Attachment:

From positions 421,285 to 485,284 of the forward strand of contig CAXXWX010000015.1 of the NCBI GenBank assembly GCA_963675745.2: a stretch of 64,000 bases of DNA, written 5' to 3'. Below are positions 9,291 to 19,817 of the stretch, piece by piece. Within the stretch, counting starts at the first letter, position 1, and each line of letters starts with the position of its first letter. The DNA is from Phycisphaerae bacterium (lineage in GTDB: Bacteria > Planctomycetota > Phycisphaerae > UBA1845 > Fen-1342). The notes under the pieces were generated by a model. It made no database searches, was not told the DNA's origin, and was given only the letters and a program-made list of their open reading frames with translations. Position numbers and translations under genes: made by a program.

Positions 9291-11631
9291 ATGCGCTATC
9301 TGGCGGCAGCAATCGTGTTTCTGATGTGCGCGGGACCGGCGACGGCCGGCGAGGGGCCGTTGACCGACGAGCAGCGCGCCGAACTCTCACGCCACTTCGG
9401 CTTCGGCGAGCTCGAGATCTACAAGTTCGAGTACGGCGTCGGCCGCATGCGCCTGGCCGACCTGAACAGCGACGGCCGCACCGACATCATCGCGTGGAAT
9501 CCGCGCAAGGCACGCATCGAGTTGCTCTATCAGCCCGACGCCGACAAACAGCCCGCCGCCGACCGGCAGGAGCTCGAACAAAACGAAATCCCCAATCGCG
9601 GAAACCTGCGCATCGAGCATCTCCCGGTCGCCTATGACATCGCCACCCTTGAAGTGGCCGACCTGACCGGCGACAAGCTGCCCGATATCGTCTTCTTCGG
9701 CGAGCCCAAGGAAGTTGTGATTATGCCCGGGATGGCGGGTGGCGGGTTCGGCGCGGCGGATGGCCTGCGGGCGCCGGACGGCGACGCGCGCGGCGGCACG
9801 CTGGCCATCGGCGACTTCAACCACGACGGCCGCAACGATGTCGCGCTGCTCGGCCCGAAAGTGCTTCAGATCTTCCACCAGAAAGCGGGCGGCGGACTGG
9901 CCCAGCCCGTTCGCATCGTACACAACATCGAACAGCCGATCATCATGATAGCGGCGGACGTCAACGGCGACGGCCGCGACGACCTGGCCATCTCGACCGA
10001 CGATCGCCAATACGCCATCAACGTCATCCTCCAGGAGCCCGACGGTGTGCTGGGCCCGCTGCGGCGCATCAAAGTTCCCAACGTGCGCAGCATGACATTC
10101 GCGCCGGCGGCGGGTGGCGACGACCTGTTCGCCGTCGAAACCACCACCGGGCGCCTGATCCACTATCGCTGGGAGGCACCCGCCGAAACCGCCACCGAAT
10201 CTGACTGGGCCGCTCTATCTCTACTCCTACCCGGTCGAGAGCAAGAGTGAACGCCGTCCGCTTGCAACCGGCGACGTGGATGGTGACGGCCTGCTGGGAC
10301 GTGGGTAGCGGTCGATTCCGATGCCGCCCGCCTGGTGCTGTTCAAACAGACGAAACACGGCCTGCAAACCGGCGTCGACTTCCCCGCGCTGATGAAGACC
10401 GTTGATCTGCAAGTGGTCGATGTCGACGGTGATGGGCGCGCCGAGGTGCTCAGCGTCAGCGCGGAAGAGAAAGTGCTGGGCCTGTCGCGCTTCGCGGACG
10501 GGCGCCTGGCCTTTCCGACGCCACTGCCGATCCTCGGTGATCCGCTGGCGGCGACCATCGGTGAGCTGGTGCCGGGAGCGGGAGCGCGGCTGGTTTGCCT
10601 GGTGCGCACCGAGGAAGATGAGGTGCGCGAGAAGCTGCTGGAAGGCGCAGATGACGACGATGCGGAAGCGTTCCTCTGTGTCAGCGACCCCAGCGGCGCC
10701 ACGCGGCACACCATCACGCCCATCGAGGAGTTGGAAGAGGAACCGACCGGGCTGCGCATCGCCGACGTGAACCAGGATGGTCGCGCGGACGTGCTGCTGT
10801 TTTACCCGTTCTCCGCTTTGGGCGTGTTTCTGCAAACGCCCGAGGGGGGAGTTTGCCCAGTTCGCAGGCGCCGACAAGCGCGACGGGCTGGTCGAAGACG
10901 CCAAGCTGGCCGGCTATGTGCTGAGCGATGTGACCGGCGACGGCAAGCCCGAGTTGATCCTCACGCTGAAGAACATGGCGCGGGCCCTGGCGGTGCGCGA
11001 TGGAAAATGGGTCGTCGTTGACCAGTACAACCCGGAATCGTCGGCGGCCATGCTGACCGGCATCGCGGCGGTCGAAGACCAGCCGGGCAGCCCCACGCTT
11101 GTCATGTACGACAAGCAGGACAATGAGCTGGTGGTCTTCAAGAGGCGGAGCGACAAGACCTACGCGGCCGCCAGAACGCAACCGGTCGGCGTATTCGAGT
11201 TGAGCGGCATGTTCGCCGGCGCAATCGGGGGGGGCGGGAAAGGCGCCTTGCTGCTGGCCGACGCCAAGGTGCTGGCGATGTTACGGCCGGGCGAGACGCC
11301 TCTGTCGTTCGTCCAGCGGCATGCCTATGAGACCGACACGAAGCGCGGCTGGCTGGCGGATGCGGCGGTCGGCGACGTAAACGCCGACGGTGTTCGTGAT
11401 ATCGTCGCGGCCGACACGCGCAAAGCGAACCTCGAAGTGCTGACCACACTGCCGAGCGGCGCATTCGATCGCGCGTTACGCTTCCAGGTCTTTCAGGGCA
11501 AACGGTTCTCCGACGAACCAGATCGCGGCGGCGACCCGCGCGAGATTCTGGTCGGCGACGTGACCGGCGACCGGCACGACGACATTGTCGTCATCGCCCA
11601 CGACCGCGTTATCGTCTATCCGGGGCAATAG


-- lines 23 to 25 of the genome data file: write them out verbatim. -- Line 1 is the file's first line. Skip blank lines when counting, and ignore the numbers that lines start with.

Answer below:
11201 TGAGCGGCATGTTCGCCGGCGCAATCGGGGGGGGCGGGAAAGGCGCCTTGCTGCTGGCCGACGCCAAGGTGCTGGCGATGTTACGGCCGGGCGAGACGCC
11301 TCTGTCGTTCGTCCAGCGGCATGCCTATGAGACCGACACGAAGCGCGGCTGGCTGGCGGATGCGGCGGTCGGCGACGTAAACGCCGACGGTGTTCGTGAT
11401 ATCGTCGCGGCCGACACGCGCAAAGCGAACCTCGAAGTGCTGACCACACTGCCGAGCGGCGCATTCGATCGCGCGTTACGCTTCCAGGTCTTTCAGGGCA